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Kate formally names Royal Princess cruise ship

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Britain's Duchess of Cambridge receives an on board tour with Captain Tony Draper during the Princess Cruises ship naming ceremony to officially name the new Royal Princess cruise liner at a gala ceremony, in Southampton, England, on Thursday. (AP)

On the Scene

Christening a cruise ship comes with a precise tradition.

All ships have a godmother who officially “names” the ship, preceded with a blessing that usually goes like this: “I name this ship [Royal Princess], may God bless her and all of those who sail upon her.” 

The godmother then cuts the ribbon that lets loose the suspended bottle of champagne that is meant to drop and (hopefully) break against the bow of the ship.

It is considered good luck when the bottle breaks and bad luck when it does not, but today when Kate Middleton, the Duchess of Cambridge, took the ceremonial scissors and cut the ribbon holding the suspended magnum of champagne it swung swiftly and smashed brilliantly against the hull of brand new Royal Princess.

There is an historic circle of tradition to this event. Kate is married to William, the son of Charles the Prince of Wales and his Princess Diana who died in 1997. It also happens that Diana also served as the godmother for a previous Princess ship which was also officially named “Royal Princess” in 1984.

I asked some of the Princess team what it meant to them to have these glorious ladies of the most recognized royal family in the world christening their ships.

Jan Swartz, executive vice president-sales and marketing for Princess said, “Lady Catherine is one of the most beautiful, busiest and most popular women in the world today, so the fact that she agreed to be our ship’s godmother, especially when she is so close to a very important delivery of her own, makes us feel incredibly proud and honored. Plus, the fact that she is married to William, an heir to the throne, and the son of Lady Diana who was also a Princess godmother, brings this occasion full circle for us. We feel it shows the true esteem of the British people for the Royal Family and the traditions of ocean liners and passenger ships.”

Alan Buckalew, the president of Princess said, “To have Kate naming our ship is the perfect ending to the three years of effort we put into building our best ship yet. It’s the highest honor; the Royal Family is very sensitive about affiliating their name and Kate is certainly one of the most admired women in the world.”

Paul Ludlow, Princess Cruises U.K. director said, “The privilege of having Catherine as our ship’s godmother is especially meaningful to our crewmembers and officers, many of whom are British subjects.”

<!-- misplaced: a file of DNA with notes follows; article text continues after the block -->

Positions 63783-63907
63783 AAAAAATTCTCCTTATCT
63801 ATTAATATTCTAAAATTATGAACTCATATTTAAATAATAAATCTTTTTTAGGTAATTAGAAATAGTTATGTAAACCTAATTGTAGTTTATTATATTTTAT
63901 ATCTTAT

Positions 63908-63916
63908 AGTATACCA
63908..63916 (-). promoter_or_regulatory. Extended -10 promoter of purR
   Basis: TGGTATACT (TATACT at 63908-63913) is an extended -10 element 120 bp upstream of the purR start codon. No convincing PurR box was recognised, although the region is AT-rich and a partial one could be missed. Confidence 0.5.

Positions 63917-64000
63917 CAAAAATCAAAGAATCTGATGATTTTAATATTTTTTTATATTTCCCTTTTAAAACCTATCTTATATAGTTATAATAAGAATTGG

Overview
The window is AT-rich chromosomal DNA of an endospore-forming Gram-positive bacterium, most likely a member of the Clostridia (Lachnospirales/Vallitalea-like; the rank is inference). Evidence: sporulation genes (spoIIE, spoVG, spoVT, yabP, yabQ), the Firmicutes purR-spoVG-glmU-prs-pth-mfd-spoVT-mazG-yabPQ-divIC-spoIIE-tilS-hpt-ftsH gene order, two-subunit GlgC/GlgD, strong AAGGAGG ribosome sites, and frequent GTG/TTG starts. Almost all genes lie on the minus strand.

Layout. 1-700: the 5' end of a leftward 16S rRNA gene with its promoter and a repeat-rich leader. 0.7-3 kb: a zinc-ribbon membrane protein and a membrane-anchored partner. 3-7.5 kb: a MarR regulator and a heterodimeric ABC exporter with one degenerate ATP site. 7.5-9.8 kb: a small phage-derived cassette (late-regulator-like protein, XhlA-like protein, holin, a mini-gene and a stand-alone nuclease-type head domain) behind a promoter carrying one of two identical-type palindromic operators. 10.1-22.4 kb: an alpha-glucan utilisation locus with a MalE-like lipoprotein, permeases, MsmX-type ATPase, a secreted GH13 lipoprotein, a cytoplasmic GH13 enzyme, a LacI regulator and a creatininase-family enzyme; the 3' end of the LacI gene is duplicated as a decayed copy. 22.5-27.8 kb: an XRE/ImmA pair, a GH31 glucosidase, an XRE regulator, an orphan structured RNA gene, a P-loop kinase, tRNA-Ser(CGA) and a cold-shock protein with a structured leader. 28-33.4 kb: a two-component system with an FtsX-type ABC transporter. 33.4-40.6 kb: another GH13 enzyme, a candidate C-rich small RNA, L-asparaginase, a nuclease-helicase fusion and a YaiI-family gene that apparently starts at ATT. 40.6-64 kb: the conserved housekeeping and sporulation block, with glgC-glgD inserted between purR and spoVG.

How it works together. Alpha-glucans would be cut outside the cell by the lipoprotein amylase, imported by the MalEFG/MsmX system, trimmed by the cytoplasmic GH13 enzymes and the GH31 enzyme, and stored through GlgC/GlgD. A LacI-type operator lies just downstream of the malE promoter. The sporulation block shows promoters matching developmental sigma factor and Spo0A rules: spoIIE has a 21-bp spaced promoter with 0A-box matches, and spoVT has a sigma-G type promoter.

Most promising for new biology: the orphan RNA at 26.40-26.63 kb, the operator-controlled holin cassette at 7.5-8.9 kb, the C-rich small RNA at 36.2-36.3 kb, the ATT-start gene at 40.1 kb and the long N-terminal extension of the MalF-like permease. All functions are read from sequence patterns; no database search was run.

Kate is also following in the footsteps of Margaret Thatcher, who “named” another Princess ship, the Regal Princess, in 1991. The new Regal Princess, sister ship to the brand new Royal Princess named today, will appear in just about one year, although there is not yet any indication of who the godmother will be.

Other royals who have also named ships in the recent past include Queen Elizabeth who “named” her namesake vessel, the Cunard Queen Elizabeth, in 2008 and the Queen Mary 2 in 2004.  Lady Camilla, the Duchess of York and the current wife of Prince Charles, named the Cunard Queen Victoria in 2007.

The event comes as Carnival Cruise Line struggles to recover from a string of incidents at sea which have tarnished its reputation, including an onboard fire in which a disabled cruise ship was adrift at sea in the Gulf of Mexico for five days. Carnival is the biggest cruise fleet in the world and owns Princess Cruise Line and Cunard Line.

- Paul Motter, editor of CruiseMates.com, an online cruise guide.

A glowing Kate Middleton on Thursday made what was billed as her final solo appearance before giving birth when she christened a gigantic new cruise ship named the Royal Princess.

The Duchess of Cambridge, as she has been formally known since her marriage two years ago to Prince William, used a 4 gallon (15 liter) bottle of Moet and Chandon Champagne to do the job — it was so heavy she couldn't swing it herself, but she cut a ribbon that launched the bottle toward the hull, where it smashed as crowds cheered.

"I name this ship Royal Princess, may God bless her and all who sail in her," said the duchess, whose baby bump was clearly outlined against her black and white print coat.

She seemed the picture of good health as she chatted with others on the VIP podium.

The duchess's bottle-smashing performance was the highlight of a gala ceremony that included a formal blessing and a prayer from the Bishop of Winchester and a performance by pop star Natasha Bedingfield.

The Duchess of Cambridge has been officially designated the godmother of the new ship, a symbolic title dating back to an earlier nautical era.

She and William are expecting their first child in mid-July. The baby will become third in line for the throne behind William and his father, Prince Charles.

William's mother, the late Princess Diana, performed a similar cruise ship christening on the same spot nearly three decades ago.

The ceremony in Southampton on Thursday included a brief tour of the ship for the duchess.

It is expected to be her final solo engagement before the birth, although she is likely to join other senior royals at the upcoming Trooping the Color ceremony.

The duchess's visit highlighted the importance of the new 3,600-passenger Royal Princess, which is scheduled to begin cruising the Mediterranean this summer.